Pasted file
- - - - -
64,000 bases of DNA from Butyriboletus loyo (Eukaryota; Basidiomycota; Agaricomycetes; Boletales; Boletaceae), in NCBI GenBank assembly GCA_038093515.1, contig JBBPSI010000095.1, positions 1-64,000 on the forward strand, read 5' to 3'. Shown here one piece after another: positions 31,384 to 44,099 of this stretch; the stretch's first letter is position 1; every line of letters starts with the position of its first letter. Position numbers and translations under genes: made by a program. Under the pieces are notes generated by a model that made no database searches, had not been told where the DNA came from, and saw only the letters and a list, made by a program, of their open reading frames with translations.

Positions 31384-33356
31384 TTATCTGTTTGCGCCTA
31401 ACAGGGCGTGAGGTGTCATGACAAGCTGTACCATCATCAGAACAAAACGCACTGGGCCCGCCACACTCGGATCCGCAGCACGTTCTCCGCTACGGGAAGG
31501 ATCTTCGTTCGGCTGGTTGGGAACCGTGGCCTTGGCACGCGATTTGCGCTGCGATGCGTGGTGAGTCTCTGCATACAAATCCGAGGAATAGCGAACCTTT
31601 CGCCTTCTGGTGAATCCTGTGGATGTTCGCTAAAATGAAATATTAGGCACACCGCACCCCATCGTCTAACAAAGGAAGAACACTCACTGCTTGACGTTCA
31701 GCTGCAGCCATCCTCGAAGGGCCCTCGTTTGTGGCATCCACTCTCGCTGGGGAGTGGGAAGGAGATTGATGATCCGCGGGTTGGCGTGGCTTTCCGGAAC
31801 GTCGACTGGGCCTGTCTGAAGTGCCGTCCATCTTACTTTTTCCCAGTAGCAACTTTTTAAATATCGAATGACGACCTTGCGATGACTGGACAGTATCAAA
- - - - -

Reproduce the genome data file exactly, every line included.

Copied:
64,000 bases of DNA from Butyriboletus loyo (Eukaryota; Basidiomycota; Agaricomycetes; Boletales; Boletaceae), in NCBI GenBank assembly GCA_038093515.1, contig JBBPSI010000095.1, positions 1-64,000 on the forward strand, read 5' to 3'. Shown here one piece after another: positions 31,384 to 44,099 of this stretch; the stretch's first letter is position 1; every line of letters starts with the position of its first letter. Position numbers and translations under genes: made by a program. Under the pieces are notes generated by a model that made no database searches, had not been told where the DNA came from, and saw only the letters and a list, made by a program, of their open reading frames with translations.

Positions 31384-33356
31384 TTATCTGTTTGCGCCTA
31401 ACAGGGCGTGAGGTGTCATGACAAGCTGTACCATCATCAGAACAAAACGCACTGGGCCCGCCACACTCGGATCCGCAGCACGTTCTCCGCTACGGGAAGG
31501 ATCTTCGTTCGGCTGGTTGGGAACCGTGGCCTTGGCACGCGATTTGCGCTGCGATGCGTGGTGAGTCTCTGCATACAAATCCGAGGAATAGCGAACCTTT
31601 CGCCTTCTGGTGAATCCTGTGGATGTTCGCTAAAATGAAATATTAGGCACACCGCACCCCATCGTCTAACAAAGGAAGAACACTCACTGCTTGACGTTCA
31701 GCTGCAGCCATCCTCGAAGGGCCCTCGTTTGTGGCATCCACTCTCGCTGGGGAGTGGGAAGGAGATTGATGATCCGCGGGTTGGCGTGGCTTTCCGGAAC
31801 GTCGACTGGGCCTGTCTGAAGTGCCGTCCATCTTACTTTTTCCCAGTAGCAACTTTTTAAATATCGAATGACGACCTTGCGATGACTGGACAGTATCAAA